South Korea pressed yesterday for its own direct talks with the Taliban militants holding 21 aid workers in Afghanistan, even as the US and Afghan presidents insisted there must be no kind of deal.
At talks outside Washington, US President George W. Bush and his visiting Afghan counterpart Hamid Karzai agreed they would not make any concessions to secure the captives' release, the White House said.
However, South Korean officials in Seoul and Kabul said they are hopeful of face-to-face talks with the hardline Taliban, which is demanding the release from jail of captured fighters in return for the hostages' lives.
Separately, Yonhap news agency in Seoul said the Taliban was now proposing that a number of female hostages be exchanged for jailed women supporters of the insurgents.
The reported proposal by spokesman Yousuf Ahmadi, in a telephone interview with Yonhap, followed Taliban claims that two South Korean women were gravely ill.
"We do not know the exact number of Taliban women imprisoned by the Afghan government, but if [Kabul] lets them go, we will release the same number of female hostages," Ahmadi was quoted as saying.
The original 23 aid workers from a Christian church in Seoul were abducted on July 19 as they traveled in insurgency-plagued southern Afghanistan.
Since then, the Taliban has killed two male captives to try to force the Afghan government into a prisoner release, leaving 16 women and seven men.
South Korean Foreign Minister Song Min-soon said the health problems were not serious.
"The hostages can't be perfectly healthy after nearly 20 days in captivity. In that sense, they are not healthy on the whole. There has been no symptom of any of the hostages being critically ill," he said. "The government is making various efforts for the release of the hostages."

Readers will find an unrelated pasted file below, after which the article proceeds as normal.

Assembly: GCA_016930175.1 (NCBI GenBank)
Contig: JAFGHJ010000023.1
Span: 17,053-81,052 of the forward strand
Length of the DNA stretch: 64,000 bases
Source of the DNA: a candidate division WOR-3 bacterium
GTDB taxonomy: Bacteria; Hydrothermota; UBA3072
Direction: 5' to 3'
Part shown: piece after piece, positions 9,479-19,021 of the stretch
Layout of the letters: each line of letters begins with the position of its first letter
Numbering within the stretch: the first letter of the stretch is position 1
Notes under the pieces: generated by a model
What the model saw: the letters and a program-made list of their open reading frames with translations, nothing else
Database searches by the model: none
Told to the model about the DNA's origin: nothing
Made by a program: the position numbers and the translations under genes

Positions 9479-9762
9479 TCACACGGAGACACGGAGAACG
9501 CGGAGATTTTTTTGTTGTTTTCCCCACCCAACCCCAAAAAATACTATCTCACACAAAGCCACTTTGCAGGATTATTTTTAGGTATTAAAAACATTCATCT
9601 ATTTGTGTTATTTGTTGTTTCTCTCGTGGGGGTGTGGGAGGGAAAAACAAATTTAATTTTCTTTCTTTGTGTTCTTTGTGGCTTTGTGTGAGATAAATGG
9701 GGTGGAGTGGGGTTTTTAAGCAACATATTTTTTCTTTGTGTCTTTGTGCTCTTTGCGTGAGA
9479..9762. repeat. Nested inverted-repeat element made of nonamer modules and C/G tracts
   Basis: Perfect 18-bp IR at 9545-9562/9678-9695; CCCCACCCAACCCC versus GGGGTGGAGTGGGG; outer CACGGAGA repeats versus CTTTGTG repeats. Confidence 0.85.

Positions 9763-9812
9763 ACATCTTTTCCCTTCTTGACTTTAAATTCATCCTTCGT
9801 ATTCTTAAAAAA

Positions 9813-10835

Song said the outcome of the Bush-Karzai summit at the Camp David retreat had been anticipated.
Neither president directly addressed the hostage situation at a subsequent news conference, but US national security spokesman Gordon Johndroe said later they had discussed it and agreed there could be no deal.
"The United States has been working to the extent possible with the Afghan and [South] Korean governments in urging that the hostages be released," Johndroe said.
"There will be no quid pro quo, the Taliban cannot be emboldened by this," he said.
The Taliban said on Monday it was awaiting the outcome of Bush's meeting with Karzai to see whether its demand would be met.
Ahmadi said then that South Korean negotiators had "assured" the militants that South Korean President Roh Moo-hyun had asked Bush for help to free Taliban prisoners in exchange for the hostages.
Also on Monday, the South Korean embassy in Kabul said it had "high hopes" for face-to-face talks.
Negotiators were able to speak with one of the hostages on Saturday, it said, in the first known contact between the captives and their government.
An official said the conversation was brief and would not be disclosed due to safety concerns.